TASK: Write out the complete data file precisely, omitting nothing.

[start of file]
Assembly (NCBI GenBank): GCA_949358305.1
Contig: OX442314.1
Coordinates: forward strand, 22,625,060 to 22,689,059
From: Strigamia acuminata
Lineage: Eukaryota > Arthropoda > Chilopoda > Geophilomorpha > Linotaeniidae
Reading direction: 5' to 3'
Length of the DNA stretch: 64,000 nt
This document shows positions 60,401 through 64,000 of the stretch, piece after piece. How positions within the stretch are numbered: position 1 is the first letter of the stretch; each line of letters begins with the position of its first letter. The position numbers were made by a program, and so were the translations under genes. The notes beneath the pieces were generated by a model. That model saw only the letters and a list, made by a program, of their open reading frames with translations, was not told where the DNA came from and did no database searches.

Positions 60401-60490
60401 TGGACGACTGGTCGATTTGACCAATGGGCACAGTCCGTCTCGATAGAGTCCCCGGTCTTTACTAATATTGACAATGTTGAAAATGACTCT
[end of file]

Assembly (NCBI GenBank): GCA_949358305.1
Contig: OX442314.1
Coordinates: forward strand, 22,625,060 to 22,689,059
From: Strigamia acuminata
Lineage: Eukaryota > Arthropoda > Chilopoda > Geophilomorpha > Linotaeniidae
Reading direction: 5' to 3'
Length of the DNA stretch: 64,000 nt
This document shows positions 60,401 through 64,000 of the stretch, piece after piece. How positions within the stretch are numbered: position 1 is the first letter of the stretch; each line of letters begins with the position of its first letter. The position numbers were made by a program, and so were the translations under genes. The notes beneath the pieces were generated by a model. That model saw only the letters and a list, made by a program, of their open reading frames with translations, was not told where the DNA came from and did no database searches.

Positions 60401-60490
60401 TGGACGACTGGTCGATTTGACCAATGGGCACAGTCCGTCTCGATAGAGTCCCCGGTCTTTACTAATATTGACAATGTTGAAAATGACTCT